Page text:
Self-Care for Eczema
People who are affected by eczema can care for themselves at home by:
- Moisturizing the skin frequently, especially after bathing or showering. Most doctors recommend applying the moisturizer within three minutes after the bath. The bath or shower water should be comfortably cool rather than hot. Some people are helped by adding baking soda or Aveeno (an oatmeal product) to their bath water. Soap or bath gels should be mild and (if possible) unscented.
- Patting the skin dry rather than rubbing vigorously with a towel.
- Wearing clothing made of cotton and wearing several layers of it in the winter rather than using wool. Wool rugs and blankets should also be avoided as they can irritate the skin.
- Using a humidifier during heating season to keep the air in the house as moist as possible.
- Avoiding extremes of temperature whenever possible. Hot and humid summer weather can cause flare-ups in some patients because of increased sweating.
- Exercising at a moderate level during flare-ups. Intense physical activity can make flare-ups worse.
- Avoiding foods that are known to trigger flare-ups.
- Reducing emotional stress. Some people with eczema are helped by stress management techniques or starting a meditation practice.
Causes and Symptoms
The causes of eczema are a matter of debate among doctors. For many years it was thought that eczema is primarily an allergic disease that leads to skin dryness and rashes. Doctors maintained that eczema develops from an immune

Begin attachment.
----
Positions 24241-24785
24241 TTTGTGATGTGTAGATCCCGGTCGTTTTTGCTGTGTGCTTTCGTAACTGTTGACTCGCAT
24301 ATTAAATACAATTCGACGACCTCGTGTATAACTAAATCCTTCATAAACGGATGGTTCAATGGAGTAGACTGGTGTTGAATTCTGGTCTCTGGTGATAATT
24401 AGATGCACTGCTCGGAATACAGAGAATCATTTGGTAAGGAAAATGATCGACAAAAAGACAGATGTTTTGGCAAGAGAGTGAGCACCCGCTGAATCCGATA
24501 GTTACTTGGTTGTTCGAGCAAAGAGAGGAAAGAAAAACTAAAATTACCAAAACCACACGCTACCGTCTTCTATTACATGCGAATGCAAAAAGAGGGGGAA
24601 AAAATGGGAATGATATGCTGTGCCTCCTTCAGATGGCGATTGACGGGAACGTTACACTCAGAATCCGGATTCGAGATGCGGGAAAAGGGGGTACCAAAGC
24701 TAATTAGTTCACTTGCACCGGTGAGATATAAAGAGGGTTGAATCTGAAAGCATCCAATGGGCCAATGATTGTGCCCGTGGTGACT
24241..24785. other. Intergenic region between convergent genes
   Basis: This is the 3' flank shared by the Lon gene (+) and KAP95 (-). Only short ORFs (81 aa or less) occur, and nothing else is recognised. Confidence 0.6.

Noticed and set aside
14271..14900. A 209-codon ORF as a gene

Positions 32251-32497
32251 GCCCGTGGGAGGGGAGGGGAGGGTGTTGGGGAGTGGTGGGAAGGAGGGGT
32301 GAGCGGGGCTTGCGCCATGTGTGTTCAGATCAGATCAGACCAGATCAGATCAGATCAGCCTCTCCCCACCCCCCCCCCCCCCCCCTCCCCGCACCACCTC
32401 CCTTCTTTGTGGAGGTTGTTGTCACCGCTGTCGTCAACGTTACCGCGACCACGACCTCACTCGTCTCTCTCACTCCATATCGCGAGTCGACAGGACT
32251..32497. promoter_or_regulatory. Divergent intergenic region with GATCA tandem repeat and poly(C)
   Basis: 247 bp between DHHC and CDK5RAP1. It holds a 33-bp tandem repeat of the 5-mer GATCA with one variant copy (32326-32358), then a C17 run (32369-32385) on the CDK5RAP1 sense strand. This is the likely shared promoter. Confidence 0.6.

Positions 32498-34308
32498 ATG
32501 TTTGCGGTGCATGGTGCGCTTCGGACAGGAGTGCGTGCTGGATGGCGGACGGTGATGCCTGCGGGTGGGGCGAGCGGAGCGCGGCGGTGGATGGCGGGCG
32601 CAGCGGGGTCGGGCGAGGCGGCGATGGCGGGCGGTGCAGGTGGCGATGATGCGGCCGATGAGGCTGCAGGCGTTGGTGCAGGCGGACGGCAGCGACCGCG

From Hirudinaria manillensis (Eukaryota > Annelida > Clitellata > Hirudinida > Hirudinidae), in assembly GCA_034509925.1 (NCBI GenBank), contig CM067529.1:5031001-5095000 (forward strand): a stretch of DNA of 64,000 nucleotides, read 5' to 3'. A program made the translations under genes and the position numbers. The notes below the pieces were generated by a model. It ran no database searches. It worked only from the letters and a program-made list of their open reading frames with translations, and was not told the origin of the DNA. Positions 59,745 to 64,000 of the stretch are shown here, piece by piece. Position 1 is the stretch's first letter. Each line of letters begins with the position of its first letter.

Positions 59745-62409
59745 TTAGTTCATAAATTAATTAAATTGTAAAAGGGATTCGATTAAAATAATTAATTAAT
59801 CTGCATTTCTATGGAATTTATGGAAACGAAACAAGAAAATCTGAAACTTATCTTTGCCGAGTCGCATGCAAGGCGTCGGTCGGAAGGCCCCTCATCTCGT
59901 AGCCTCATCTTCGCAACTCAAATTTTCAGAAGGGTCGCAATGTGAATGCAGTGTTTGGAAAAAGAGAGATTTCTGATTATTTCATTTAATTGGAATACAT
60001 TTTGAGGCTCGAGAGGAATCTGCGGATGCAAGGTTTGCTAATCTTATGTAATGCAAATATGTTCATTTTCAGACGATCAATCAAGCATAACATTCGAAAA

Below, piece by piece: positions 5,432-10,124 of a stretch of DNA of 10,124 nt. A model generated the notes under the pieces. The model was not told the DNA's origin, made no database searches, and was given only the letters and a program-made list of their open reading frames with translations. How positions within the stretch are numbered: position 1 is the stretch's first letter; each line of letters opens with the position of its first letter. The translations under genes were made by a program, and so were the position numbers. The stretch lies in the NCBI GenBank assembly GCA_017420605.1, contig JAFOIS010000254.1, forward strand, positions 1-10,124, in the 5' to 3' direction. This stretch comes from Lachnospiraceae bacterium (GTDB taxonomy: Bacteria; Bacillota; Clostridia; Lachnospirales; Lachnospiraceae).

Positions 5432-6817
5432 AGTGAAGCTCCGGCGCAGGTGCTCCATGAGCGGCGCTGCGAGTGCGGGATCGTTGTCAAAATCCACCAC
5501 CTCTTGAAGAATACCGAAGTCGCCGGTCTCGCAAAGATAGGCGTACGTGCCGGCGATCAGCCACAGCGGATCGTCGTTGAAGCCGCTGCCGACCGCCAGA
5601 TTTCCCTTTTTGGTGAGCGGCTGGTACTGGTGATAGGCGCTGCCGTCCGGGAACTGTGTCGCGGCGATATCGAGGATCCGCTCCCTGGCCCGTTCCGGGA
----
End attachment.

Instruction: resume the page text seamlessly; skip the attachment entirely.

overreaction inside the body that leads to inflammation and cracked, itchy skin. The breaks in the skin then let in more allergens, irritants, and microbes that made the skin itch and burn even more. The theory was supported by the observation that patients with eczema often develop other atopic ailments such as asthma, food allergies, and hay fever.
In 2006, however, a researcher in Scotland found that children with chronic eczema have a defective gene for filaggrin, a protein in the skin that normally holds in moisture. The researcher discovered that between a third and a half of his patients had a defective filaggrin gene on chromo-some 1. A genetic factor may help to explain why eczema has increased in developed countries since the 1980s; air pollution and the widespread use of air conditioning and central heating could further dry out skin that is already dry and fragile, allowing irritants to enter and trigger the inflammation that characterizes eczema. On the other hand, many patients with eczema do not have the defective filaggrin gene, while others with the gene do not develop eczema.
At one time it was thought that emotional stress caused eczema. It is now known that while stress can make a flare-up of eczema worse, it does not cause the disorder.
The symptoms of eczema may include:
- Areas of dry, leathery, or discolored skin.
- Intense itching in the affected areas.
- Blisters that ooze tissue fluid and then crust over.